New technology can help map immune cells in different types of brain tumors

Removing a malignant brain tumor is a kind of balancing act between protecting the healthy tissue and, at the same time, excising as much tumor tissue as possible.

Most often, brain tumors cannot be removed completely during surgery because cancer cells tend to infiltrate healthy brain tissue.

New technology can help map immune cells in different types of brain tumors
Previously, the composition of the tumor tissue in brain tumors, specifically regarding immune cells, was not explored with sufficient detail. Image Credit: University of Zurich.

Once the operation effectively removes as much of the tumor tissue as possible, the prognosis can be enhanced by subsequent chemotherapy and radiotherapy; however, a cure with standard treatments is hard to achieve.

Hope through immunotherapy

A research team from the University Hospital Zurich (USZ) and the University of Zurich (UZH) has recently identified the types and numbers of immune cells present in various types of brain tumors. Such highly accurate “tumor maps” are important to gain a better insight into the specific immune components in the tumor and to create targeted immunotherapies that trigger an immune defense reaction.

Our immune system is very precise and efficient. The immune defense can eliminate individual tumor cells, while protecting healthy cells.”

Burkhard Becher, Institute of Experimental Immunology, University of Zurich

While immunotherapy can have remarkable success in treating certain types of cancers, it has produced disappointing results in the case of malignant brain tumors. One reason for this is that the composition of the tumor tissue in brain tumors, especially with regard to the immune cells, was not studied before with adequate detail.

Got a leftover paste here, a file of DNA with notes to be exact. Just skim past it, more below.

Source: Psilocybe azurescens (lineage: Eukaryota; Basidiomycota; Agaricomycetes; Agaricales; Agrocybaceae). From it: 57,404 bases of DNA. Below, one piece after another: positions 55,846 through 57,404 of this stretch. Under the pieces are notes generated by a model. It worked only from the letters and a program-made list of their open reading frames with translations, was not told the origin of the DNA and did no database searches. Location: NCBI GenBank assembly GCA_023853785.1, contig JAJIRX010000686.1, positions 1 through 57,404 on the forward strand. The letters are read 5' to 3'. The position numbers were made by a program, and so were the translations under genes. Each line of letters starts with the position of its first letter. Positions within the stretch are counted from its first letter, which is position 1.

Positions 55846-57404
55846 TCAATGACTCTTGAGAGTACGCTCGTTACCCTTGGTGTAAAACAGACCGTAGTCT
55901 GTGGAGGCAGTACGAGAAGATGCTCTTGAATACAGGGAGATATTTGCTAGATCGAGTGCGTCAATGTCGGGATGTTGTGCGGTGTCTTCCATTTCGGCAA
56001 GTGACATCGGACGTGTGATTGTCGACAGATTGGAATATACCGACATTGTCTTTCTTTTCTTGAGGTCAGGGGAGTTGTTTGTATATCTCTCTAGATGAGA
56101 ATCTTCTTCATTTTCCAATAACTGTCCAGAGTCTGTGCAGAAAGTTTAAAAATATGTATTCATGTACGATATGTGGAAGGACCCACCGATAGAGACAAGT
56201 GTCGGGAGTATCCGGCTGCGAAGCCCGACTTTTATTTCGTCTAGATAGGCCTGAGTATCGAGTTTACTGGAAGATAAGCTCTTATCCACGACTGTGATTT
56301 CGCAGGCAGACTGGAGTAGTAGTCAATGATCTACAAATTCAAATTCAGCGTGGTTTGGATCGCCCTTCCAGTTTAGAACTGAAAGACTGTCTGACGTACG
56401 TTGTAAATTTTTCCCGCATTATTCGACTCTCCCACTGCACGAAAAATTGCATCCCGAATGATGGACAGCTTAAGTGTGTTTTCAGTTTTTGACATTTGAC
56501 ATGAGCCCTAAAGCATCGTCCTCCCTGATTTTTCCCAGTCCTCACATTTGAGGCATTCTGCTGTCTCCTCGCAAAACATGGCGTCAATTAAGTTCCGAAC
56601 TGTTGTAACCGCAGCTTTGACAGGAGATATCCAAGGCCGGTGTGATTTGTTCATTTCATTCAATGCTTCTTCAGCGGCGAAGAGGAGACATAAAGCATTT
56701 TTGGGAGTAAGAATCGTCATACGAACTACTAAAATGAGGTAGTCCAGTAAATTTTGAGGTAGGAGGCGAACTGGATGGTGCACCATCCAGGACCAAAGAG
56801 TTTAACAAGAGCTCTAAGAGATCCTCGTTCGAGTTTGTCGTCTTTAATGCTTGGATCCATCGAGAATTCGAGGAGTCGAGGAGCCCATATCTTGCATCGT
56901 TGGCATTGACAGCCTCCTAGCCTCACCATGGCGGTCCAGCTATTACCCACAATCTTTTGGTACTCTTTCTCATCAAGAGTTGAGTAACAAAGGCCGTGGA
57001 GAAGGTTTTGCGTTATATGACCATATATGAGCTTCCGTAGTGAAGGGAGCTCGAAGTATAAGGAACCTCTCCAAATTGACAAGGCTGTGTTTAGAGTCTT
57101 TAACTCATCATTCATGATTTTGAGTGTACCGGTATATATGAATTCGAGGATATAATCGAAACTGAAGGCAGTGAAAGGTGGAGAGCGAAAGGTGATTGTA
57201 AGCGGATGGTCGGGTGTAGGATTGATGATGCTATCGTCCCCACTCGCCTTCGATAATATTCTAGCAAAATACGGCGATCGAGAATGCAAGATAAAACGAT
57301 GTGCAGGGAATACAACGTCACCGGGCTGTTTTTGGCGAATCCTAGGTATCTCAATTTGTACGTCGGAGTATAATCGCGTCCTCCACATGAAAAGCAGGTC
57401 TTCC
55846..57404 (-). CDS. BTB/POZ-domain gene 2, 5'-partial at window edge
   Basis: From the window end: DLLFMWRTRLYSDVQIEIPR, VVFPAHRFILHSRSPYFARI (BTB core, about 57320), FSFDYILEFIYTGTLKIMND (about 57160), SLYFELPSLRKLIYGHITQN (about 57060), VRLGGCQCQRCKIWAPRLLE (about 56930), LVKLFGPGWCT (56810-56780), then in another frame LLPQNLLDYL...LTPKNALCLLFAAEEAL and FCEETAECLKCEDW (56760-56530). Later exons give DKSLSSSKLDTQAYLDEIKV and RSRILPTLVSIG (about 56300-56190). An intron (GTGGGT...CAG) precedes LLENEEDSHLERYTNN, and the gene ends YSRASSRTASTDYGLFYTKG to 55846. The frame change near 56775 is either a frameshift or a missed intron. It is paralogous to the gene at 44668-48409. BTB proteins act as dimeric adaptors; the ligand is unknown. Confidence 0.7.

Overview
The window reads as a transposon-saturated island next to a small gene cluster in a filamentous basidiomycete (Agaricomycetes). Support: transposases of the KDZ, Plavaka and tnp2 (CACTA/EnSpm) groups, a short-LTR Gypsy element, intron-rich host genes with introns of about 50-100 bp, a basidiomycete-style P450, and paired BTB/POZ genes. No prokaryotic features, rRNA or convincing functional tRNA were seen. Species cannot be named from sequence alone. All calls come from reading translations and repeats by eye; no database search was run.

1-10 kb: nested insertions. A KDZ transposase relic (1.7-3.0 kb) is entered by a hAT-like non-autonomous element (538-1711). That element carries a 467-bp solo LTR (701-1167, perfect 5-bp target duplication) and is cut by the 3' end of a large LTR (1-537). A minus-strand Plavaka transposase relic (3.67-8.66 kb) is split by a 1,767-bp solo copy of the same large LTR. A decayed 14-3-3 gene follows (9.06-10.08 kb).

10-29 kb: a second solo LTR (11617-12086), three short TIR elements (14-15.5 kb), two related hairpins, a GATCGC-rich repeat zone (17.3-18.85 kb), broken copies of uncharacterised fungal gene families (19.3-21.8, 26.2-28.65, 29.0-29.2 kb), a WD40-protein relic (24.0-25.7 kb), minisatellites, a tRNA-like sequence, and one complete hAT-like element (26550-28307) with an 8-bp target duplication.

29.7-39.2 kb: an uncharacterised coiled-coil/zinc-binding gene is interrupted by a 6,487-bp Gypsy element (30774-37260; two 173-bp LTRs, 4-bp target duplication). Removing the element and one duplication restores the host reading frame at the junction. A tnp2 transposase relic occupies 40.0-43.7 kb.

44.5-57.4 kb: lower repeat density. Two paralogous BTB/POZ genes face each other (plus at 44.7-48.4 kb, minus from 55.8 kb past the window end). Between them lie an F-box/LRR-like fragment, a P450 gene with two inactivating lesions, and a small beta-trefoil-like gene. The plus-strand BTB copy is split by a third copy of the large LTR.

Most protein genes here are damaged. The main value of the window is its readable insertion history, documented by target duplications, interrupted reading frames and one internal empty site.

High-dimensional mass cytometry and complex computer algorithms

The scientists examined tissue from the neurosurgery operating theaters of USZ to define the immune cells in malignant brain tumors. They achieved this by using a technique established at UZH, known as high-dimensional mass cytometry.

With the help of this technology, millions of different types of cells can be analyzed simultaneously at the single-cell level.

The cells are defined using various proteins on their surface as well as in the cell interior, which differ based on the type of cell. Complex and self-learning computer algorithms are then used to process a large amount of data.

For every brain tumor, our technology gives an individual signature of the immune cells present. Similarities and differences between patients and tumor types can thus be compared.”

Burkhard Becher, Institute of Experimental Immunology, University of Zurich

Immune cell composition depends on the type of tumor

The study revealed that it is mainly the type of tumor that establishes the distribution, kind, and frequency of immune cells found in individual brain tumors.

Gliomas, which develop directly in the brain, look different from metastases of other tumors in the body which have spread into the brain. In gliomas too we can clearly differentiate between various sub-groups through the specific composition of the immune cells.”

Ekaterina Friebel and Konstantina Kapolou, PhD Candidates, University of Zurich

Friebel and Kapolou are part of the collaborating research teams.

Marian Christoph Neidert, Neurosurgeon at USZ, stated that the outcomes not only help to gain a better understanding of the immunological mechanisms in brain tumors: “They also offer a basis for the development of immunotherapies that are tailored to the various types of brain tumors.”

The tumor tissue examined in this study was extracted from patients treated at the USZ Brain Tumor Center. But more studies have to be performed before the immunological results can benefit brain tumor patients.

Source:
Journal reference:

Friebel, E., et al. (2020) Single-Cell Mapping of Human Brain Cancer Reveals Tumor-Specific Instruction of Tissue-Invading Leukocytes. Cell. doi.org/10.1016/j.cell.2020.04.055.

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